• Nem Talált Eredményt


In document (makets (Pldal 51-55)

Advocacy 4 Advocacy means providing support that would cause changes in the situation of persons in need of support. To advocate often means to speak in place



specialists at the Day centre (for example, psychologist, occupational therapist and social rehabilitator) for consultations and group workshops, art and music workshops, sports activities, a training kitchen, support and self-help groups, training programme “Life skills” and various joint projects.

• The organisation “Paspårne” was established in 2002 to provide help for men- tally ill persons to improve the quality of their lives. The main priority of the organisation is to promote alternative care, employment and protection of inter- ests of mentally ill persons. The organisation has 137 members, uniting 113 patients, 20 employees from Aknîste psychiatric hospital and 4 representatives of the local community. Representatives of Patients’ Council of Aknîste psychi- atric hospital also are actively involved in “Paspårne”. With the financial sup- port of the Mental Health Initiative of the Open Society Institute (Budapest) and Soros Foundation-Latvia, “Paspårne” has established a step-by-step programme for integration of patients of Aknîste psychiatric hospital into society, establish- ing a half-way house15, community based employment programmes (caf¥ and a shop of users’ arts work)16and developing a project of a group home which would permit users of mental health care services who have lived at the hospital for years and have nowhere to go, to leave the hospital.

Quite recently the first organisations of users of mental health care services have developed, among which the Patients’ council of Aknîste psychiatric hospital should be mentioned, as well the organisation “Dzirksts” (Spark) and the just recently created organisation – “Latvian Initiative Group in Psychiatry”.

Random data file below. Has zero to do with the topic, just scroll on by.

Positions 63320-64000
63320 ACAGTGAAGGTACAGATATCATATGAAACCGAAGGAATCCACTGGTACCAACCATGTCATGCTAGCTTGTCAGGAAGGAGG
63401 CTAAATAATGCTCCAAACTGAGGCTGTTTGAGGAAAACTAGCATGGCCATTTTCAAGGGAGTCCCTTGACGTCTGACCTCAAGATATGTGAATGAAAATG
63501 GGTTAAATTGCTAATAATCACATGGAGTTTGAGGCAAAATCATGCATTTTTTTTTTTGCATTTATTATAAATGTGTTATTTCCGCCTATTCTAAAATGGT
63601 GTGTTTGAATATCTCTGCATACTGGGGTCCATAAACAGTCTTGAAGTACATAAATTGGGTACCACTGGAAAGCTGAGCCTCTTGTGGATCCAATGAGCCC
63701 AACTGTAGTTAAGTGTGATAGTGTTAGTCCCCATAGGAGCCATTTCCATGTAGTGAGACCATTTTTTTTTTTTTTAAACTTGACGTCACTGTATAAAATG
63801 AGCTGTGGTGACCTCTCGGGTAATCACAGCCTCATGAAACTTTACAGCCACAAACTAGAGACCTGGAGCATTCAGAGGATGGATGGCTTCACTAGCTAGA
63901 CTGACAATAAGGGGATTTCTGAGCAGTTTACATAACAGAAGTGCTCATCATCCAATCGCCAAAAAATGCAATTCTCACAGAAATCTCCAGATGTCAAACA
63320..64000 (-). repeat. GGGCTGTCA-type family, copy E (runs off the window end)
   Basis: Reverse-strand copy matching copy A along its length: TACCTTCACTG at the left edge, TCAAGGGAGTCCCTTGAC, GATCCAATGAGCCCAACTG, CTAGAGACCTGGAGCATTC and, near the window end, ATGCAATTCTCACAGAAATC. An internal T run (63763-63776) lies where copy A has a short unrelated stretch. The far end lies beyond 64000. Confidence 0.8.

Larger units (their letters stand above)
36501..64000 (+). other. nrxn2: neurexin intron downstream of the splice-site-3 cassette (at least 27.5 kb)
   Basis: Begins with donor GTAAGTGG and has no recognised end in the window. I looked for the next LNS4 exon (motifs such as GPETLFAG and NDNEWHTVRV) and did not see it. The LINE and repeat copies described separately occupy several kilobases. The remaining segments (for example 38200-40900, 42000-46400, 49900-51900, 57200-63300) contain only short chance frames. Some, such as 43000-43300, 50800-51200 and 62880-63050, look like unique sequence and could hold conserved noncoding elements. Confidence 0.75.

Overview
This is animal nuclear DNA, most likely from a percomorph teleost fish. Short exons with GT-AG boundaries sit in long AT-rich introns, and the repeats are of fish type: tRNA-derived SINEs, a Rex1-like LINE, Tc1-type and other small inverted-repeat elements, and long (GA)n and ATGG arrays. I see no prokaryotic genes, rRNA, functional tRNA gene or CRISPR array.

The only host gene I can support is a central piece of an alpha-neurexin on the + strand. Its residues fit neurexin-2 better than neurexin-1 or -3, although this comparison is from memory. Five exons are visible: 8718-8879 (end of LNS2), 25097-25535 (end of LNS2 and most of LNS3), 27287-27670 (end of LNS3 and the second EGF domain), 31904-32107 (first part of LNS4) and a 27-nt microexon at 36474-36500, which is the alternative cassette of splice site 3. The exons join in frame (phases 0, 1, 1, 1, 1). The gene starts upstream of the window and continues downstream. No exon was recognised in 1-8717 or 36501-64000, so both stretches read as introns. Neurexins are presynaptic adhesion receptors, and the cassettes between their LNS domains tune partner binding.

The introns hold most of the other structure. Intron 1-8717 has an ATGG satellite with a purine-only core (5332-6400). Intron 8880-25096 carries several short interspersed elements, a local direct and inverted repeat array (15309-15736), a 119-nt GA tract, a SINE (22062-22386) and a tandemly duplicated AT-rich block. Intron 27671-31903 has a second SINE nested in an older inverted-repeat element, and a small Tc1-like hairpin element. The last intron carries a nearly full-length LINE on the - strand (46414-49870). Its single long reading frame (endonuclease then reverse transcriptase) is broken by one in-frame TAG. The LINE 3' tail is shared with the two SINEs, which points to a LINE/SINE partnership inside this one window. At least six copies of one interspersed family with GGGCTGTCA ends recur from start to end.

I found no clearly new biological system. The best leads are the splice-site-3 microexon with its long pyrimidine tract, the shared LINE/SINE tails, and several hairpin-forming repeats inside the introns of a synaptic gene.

• The organisation “Dzirksts”, established in 2005, is operating in the Prei¬i region.

In 2005–2006 with the support of the Mental Health Initiative of the Open Society Institute (Budapest) and Soros Foundation-Latvia the organisation arranged activities for users of mental health care services in the Prei¬i region, offering regular consultations with a psychologist and involvement in various craft workshops (for example, silk painting, leather work, painting, ceramics, etc.).

• At the beginning of 2006 the organisation “Latvian Initiative Group in Psychi- atry” was established which included only users of mental health care services.

The purpose of the organisation is to ensure observance of patients’ rights,

15 For more information on the half-way house project see the article by Ieva Leimane- Veldmeijere “A Cat in the Window”, http://www.humanrights.org.lv/upload_file/

KakisAizLogaLV.pdf (accessed on 10 July, 2006).

16 For more information on these projects see Mental Disability Advocacy section in the LCHR website http://www.humanrights.org.lv (accessed on 10 July, 2006).

improving quality of mental health care services and educating the public in issues of psychiatry. From December 2006 the organisation plans to organise a course of 10 workshops for 15 of the most active users of mental health care services with the support of the Mental Health Initiative of the Open Society Institute (Budapest) and the Soros Foundation-Latvia. The workshops will cover such themes as the rights of users of mental health care services in Latvia and international human rights standards; influencing the policy process at the lev- els of government, parliament and local government; advocacy for users of mental health care services – peer advocacy; problems and opportunities of mental health care in Latvia; interaction in a group and development of a suc- cessful dialogue; strategies for resolving conflicts, NGO participation in Cabinet of Ministers’ State Secretary meetings and cooperation with local governments in social services area; a medical and social model of disability.